‘Folklore: The Long Pond Studio Sessions’ evokes nostalgia

Taylor Swift reveals insight on album


Fair use from Disney Plus.

Elena Ortiz-Fishman

Released to Disney Plus, “Folklore: The Long Pond Studio Sessions” includes stripped-down versions of Taylor Swift’s most recent album. 

Folklore was a surprise album, written and fully produced during quarantine and released in late July. It has received universal attention, becoming well-acclaimed for Swift’s purposeful storytelling and airy vocals. Digging deeper into the process, this documentary shows Swift’s commentary and reflection on her interesting stylistic choices. 

The whole documentary has a cozy nostalgic feel, definitely exuding the comfort of a cottage in the middle of the woods. The way it’s formatted, the focus shifts from Swift’s breakdown of each of the songs chronologically, to a shot of her performing the aforementioned song at the beginning. The film includes some shots from Swift’s home studio but mainly takes place at the Long Pond Studio in Hudson Valley, New York. Using broad drone shots at the studio, the camera pans over the rustic cabin, painting a serene picture. This serves to build the atmosphere, leisurely displaying Swift sitting around different parts of the cabin, mirroring the mood of Folklore. 

After being out of the spotlight for so long, this documentary prioritized bringing Swift’s story forward, solely isolating the way she perceived the album. As the album floats, Swift provides an anchor — her personality and wit becoming well highlighted throughout the intimate setting produced by the film. Swift is a pop sensation and in the documentary her duality is allowed to shine. It was wholly captivating to take a peek inside her mind and see Swift at her most relaxed.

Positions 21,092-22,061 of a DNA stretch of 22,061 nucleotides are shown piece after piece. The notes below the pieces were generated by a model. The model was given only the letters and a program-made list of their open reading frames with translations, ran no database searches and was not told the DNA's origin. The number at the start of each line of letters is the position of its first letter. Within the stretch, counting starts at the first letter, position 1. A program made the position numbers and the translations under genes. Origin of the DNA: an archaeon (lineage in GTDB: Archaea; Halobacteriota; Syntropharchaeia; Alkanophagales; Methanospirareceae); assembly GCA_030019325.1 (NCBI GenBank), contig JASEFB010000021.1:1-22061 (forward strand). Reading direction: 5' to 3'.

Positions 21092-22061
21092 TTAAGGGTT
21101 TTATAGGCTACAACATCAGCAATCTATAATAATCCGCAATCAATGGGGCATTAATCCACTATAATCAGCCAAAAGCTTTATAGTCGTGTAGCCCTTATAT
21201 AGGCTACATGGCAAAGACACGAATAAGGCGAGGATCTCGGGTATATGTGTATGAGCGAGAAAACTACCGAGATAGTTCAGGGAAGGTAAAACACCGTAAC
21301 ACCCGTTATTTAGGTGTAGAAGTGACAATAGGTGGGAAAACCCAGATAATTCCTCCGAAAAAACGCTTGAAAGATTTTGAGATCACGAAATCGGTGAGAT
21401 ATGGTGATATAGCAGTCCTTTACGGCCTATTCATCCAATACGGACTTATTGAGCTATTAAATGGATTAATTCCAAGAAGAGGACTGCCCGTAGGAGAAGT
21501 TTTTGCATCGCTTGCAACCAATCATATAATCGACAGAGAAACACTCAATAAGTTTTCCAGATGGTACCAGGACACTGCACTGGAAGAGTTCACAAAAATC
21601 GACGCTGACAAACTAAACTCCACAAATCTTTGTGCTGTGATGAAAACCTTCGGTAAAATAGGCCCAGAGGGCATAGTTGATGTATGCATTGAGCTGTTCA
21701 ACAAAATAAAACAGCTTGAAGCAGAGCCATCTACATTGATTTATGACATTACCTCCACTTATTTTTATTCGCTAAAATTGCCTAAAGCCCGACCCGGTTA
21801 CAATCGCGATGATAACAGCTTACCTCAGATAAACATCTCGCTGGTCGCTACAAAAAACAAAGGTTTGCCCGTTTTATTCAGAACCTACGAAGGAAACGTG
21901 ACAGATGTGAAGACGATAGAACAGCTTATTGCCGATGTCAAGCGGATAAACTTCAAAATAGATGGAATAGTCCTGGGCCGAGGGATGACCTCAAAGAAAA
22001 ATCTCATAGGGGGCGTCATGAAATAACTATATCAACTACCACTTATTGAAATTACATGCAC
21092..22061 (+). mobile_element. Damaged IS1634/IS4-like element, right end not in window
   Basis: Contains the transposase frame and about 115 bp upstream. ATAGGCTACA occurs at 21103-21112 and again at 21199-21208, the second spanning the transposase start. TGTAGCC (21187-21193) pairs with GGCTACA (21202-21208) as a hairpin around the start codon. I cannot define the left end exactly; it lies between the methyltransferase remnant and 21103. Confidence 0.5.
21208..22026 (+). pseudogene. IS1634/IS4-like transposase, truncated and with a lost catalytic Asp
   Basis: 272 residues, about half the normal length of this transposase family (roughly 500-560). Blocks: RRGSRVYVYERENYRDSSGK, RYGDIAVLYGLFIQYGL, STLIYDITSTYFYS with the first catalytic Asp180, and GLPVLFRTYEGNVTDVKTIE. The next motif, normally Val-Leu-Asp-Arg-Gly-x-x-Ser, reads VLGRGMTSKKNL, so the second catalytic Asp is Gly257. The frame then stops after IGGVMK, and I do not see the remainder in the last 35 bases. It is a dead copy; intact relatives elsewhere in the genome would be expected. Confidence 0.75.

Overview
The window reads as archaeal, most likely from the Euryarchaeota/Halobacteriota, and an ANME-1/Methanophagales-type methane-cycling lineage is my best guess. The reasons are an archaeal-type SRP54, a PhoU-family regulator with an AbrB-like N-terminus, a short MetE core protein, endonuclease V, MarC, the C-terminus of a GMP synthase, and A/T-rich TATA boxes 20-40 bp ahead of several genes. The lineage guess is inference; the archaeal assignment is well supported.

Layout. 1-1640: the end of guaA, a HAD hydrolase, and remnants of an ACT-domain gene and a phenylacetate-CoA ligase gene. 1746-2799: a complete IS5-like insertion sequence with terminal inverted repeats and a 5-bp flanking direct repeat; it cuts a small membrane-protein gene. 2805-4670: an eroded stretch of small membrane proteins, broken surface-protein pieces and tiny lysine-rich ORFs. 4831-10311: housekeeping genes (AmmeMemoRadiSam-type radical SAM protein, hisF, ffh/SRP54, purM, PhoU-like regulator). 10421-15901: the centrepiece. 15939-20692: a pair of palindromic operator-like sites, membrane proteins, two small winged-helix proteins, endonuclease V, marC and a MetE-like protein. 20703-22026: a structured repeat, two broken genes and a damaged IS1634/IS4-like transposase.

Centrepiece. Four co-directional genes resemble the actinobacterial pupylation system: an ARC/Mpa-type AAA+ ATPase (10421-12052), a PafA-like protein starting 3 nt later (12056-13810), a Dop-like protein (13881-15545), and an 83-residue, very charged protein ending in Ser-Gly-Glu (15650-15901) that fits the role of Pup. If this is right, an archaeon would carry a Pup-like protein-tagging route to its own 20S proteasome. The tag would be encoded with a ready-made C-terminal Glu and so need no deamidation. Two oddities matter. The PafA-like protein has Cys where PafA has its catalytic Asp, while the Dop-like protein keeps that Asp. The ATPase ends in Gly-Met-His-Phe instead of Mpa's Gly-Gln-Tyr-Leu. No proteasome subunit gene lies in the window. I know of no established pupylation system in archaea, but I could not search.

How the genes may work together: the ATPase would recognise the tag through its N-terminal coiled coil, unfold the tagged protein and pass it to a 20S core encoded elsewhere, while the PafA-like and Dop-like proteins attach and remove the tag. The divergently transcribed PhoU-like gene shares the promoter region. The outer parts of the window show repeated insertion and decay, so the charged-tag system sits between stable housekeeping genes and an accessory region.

Finally, we see Swift meet with Antonoff and Dessner, her producer and collaborator. This was her first time seeing them in person, as everything previously had been long-distance. The three of them sat together, discussing the intricate process behind songwriting. Hearing Swift’s first-hand interpretation of the songs changed my view on the album. One of my favorite parts was when Swift discussed how three of her songs were connected — ”Cardigan,” “Betty” and “August” — each an amalgamation of a side, love-triangle narrative.  

Overall, it’s truly impressive how this documentary was executed despite the ongoing pandemic. Instead of being over the top, I found that the casual production worked to heighten the quality of the film. 

“Folklore: The Long Pond Studio Sessions”: ★★★★★